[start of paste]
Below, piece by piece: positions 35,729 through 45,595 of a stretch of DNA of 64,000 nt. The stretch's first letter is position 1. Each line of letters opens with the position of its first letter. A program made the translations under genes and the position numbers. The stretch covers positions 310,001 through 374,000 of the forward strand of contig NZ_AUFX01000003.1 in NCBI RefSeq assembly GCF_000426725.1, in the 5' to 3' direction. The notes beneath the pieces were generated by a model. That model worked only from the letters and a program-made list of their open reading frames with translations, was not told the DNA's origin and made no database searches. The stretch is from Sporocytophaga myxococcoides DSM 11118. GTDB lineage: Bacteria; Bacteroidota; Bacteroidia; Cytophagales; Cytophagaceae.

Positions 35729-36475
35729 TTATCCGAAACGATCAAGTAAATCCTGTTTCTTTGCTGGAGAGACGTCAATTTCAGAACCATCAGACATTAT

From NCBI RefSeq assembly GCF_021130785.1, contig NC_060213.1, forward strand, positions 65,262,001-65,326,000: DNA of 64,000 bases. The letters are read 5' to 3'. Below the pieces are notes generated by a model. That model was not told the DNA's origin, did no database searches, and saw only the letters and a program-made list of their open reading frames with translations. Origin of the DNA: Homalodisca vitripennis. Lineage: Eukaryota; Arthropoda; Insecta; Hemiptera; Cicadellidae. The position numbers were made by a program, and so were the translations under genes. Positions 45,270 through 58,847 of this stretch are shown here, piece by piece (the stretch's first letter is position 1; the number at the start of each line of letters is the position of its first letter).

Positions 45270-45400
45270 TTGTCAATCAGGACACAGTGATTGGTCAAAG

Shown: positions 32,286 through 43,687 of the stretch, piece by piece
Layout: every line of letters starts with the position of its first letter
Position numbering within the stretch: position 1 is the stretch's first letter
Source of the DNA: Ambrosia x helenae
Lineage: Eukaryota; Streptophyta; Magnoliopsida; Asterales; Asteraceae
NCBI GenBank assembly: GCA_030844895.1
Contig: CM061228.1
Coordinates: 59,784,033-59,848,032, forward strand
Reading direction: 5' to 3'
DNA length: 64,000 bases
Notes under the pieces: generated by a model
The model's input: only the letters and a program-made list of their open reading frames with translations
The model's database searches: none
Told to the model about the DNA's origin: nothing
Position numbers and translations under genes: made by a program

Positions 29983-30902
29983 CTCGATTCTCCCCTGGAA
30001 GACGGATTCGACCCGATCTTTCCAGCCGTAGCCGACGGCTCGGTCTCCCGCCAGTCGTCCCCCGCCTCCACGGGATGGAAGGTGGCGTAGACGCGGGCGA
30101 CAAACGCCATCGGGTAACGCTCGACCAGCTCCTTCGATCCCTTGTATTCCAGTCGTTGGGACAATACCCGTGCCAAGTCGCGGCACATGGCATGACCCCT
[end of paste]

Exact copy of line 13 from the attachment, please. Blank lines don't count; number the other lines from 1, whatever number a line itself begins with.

Contig: CM061228.1